15 CFR Appendix Supplement_No_5_to_part_760 - Interpretation
The information outlined below may be furnished in response to boycott-related requests from boycotting countries or others. This information is, in the view of the Department, not prohibited by the Regulations. Thus, a person does not have to qualify under any of the exceptions to be able to make the following statements. Such statements can be made, however, only by the person indicated and under the circumstances described. These statements should not be used as a point of departure or analogy for determining the permissibility of other types of statements. The Department's view that these statements are not contrary to the prohibitions contained in antiboycott provisions of the Regulations is limited to the specific statement in the specific context indicated.
1. A U.S. person may always provide its own name, address, place of incorporation (“nationality”), and nature of business.
2. A U.S. person may state that it is not on a blacklist, or restricted from doing business in a boycotting country. A company may not make that statement about its subsidiaries or affiliates - only about itself. A U.S. person may not say that there is no reason for it to be blacklisted. To make that statement would provide directly or by implication information that may not be provided. A U.S. person may inquire about the reasons it is blacklisted if it learns that it is on a blacklist (see § 760.2(d) of this part example (xv)).
3. A U.S. person may describe in detail its past dealings with boycotting countries; may state in which boycotting countries its trademarks are registered; and may specify in which boycotting countries it is registered or qualified to do business. In general, a U.S. person is free to furnish any information it wishes about the nature and extent of its commercial dealings with boycotting countries.
4. A U.S. person may state that many U.S. firms or individuals have similar names and that it believes that it may be confused with a similarly named entity. A U.S. person may not state that it does or does not have an affiliation or relationship with such similarly named entity.
5. A U.S. person may state that the information requested is a matter of public record in the United States. However, the person may not direct the inquirer to the location of that information, nor may the U.S. person provide or cause to be provided such information.
Section 760.3(g), the Compliance With Local Law exception, permits U.S. persons, who are bona fide residents of a boycotting country, to take certain limited, but otherwise prohibited, actions, if they are required to do so in order to comply with local law.
Among these actions is the furnishing of non-discriminatory information. Examples (iv) through (vi) under “Examples of Bona Fide Residency” indicate that a company seeking to become a bona fide resident within a boycotting country may take advantage of the exception for the limited purpose of furnishing information required by local law to obtain resident status. Exactly when and how this exception is available has been the subject of a number of inquiries. It is the Department's view that the following conditions must be met for a non-resident company to be permitted to furnish otherwise prohibited information for the limited purpose of seeking to become a bona fide resident:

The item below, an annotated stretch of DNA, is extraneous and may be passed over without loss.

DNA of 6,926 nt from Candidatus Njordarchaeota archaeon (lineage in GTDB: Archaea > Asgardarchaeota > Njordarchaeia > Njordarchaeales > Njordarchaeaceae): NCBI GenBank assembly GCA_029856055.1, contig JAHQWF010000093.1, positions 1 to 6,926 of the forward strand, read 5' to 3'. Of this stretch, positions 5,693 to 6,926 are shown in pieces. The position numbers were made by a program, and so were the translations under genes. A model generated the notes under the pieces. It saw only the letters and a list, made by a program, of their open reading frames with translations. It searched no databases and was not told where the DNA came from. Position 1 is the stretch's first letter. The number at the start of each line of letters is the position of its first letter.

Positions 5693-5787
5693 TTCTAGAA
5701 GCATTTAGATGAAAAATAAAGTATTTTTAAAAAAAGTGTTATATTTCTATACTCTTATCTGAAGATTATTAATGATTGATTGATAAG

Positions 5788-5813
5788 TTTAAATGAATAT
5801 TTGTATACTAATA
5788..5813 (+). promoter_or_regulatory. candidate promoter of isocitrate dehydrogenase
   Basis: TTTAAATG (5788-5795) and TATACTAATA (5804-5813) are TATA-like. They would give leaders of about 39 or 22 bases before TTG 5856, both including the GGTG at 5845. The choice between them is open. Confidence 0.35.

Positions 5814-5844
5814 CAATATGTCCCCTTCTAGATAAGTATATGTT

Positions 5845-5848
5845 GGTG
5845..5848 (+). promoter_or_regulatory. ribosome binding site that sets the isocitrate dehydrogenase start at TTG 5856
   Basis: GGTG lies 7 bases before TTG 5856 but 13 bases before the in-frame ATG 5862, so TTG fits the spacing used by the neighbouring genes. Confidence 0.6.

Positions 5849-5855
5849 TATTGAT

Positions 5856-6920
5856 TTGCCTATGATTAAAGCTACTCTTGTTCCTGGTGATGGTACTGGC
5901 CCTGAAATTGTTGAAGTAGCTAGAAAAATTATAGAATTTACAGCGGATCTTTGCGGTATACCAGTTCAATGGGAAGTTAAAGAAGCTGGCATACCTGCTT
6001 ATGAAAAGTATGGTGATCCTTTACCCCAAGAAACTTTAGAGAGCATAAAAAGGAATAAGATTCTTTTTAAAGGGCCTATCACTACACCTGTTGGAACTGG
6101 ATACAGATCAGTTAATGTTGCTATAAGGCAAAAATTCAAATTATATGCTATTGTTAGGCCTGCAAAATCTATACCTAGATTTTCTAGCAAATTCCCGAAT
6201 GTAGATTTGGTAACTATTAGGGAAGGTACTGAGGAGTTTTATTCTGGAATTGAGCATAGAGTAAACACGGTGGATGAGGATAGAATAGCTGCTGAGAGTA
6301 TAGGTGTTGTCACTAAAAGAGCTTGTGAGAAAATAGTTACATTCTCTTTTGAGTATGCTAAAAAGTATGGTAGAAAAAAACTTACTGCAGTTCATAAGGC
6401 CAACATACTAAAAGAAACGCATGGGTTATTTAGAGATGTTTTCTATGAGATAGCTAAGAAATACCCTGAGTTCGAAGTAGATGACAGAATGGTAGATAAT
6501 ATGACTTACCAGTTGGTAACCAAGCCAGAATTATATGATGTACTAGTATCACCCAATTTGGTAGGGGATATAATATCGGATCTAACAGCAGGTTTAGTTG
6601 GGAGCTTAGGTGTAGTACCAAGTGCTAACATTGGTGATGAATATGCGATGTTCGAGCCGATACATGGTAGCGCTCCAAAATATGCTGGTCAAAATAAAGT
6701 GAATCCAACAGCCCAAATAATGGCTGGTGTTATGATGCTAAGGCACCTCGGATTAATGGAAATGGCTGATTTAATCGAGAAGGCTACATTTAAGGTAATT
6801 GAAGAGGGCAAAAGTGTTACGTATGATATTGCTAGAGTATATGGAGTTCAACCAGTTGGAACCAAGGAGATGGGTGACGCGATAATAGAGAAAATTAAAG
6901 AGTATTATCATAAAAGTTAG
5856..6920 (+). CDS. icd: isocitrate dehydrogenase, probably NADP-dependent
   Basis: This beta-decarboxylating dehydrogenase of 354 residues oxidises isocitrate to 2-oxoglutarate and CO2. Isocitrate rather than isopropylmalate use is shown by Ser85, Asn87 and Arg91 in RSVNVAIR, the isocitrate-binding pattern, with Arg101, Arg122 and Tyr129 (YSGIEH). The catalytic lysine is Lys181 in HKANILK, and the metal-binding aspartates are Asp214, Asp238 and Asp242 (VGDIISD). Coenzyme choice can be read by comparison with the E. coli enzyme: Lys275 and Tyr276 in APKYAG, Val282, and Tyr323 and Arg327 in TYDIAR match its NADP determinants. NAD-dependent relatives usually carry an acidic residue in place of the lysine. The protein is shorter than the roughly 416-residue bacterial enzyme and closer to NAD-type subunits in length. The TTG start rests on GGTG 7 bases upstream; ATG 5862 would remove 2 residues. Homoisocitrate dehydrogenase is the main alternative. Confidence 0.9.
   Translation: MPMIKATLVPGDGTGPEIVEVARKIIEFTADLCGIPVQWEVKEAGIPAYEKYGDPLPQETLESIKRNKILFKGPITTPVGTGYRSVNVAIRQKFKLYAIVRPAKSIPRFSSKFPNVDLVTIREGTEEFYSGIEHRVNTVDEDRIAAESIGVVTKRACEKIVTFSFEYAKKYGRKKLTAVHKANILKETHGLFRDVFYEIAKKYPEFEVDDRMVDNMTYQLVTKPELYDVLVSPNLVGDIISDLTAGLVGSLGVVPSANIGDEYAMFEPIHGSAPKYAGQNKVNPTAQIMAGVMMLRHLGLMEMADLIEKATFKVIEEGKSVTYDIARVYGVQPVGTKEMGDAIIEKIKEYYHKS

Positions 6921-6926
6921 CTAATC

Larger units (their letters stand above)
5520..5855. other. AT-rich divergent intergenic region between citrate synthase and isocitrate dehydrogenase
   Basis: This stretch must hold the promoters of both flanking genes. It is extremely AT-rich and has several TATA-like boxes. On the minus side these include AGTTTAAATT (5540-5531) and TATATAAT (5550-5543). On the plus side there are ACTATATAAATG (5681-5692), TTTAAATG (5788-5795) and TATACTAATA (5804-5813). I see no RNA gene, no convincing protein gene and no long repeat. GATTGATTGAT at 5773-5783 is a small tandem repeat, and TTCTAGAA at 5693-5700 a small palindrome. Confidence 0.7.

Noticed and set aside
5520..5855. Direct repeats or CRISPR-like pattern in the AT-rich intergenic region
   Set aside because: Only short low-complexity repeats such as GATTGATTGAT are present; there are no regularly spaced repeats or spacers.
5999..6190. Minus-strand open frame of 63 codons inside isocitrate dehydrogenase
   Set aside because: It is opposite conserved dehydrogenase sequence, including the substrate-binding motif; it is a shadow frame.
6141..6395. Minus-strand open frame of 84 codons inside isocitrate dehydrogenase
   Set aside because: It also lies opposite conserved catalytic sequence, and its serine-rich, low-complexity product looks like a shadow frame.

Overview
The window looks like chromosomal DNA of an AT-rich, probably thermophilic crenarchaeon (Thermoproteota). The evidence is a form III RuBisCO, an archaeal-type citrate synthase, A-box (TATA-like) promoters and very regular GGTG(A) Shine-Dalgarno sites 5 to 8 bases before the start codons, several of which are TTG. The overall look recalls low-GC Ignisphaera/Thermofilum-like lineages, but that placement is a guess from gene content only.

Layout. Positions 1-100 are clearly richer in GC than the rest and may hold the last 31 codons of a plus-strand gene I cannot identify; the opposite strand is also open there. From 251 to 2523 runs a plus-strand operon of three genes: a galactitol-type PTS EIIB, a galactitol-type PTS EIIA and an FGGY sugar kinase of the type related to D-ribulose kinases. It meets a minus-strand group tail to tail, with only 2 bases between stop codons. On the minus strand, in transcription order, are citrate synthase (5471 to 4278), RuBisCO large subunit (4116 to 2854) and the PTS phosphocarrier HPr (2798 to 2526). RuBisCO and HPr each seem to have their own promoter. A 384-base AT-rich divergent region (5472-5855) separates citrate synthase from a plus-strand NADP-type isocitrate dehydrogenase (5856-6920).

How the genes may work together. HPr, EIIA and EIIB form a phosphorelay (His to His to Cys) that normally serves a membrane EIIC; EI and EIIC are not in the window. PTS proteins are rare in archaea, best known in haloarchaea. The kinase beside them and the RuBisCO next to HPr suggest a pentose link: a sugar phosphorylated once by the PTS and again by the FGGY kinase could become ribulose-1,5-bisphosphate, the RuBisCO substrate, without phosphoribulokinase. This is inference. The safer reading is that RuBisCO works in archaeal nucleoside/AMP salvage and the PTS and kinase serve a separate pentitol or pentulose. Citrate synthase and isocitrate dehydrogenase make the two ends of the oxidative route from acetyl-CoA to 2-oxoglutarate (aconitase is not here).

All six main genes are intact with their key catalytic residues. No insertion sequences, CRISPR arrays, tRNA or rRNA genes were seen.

1. The company must have a legitimate business reason for seeking to establish a branch or other resident operation in the boycotting country. (Removal from the blacklist does not constitute such a reason.)
2. The local operation it seeks to establish must be similar or comparable in nature and operation to ones the company operates in other parts of the world, unless local law or custom dictates a significantly different form.
3. The person who visits the boycotting country to furnish the information must be the official whose responsibility ordinarily includes the creation and registration of foreign operations (i.e., the chairman of the board cannot be flown in to answer boycott questions unless the chairman of the board is the corporate official who ordinarily goes into a country to handle foreign registrations).
4. The information provided must be that which is ordinarily known to the person establishing the foreign branch. Obviously, at the time of establishment, the foreign branch will have no information of its own knowledge. Rather, the information should be that which the responsible person has of his own knowledge, or that he would have with him as incidental and necessary to the registration and establishment process. As a general rule, such information would not include such things as copies of agreements with boycotted country concerns or detailed information about the person's dealings with blacklisted concerns.
5. It is not necessary that documents prepared in compliance with this exception be drafted or executed within the boycotting country. The restrictions on the type of information which may be provided and on who may provide it apply regardless of where the papers are prepared or signed.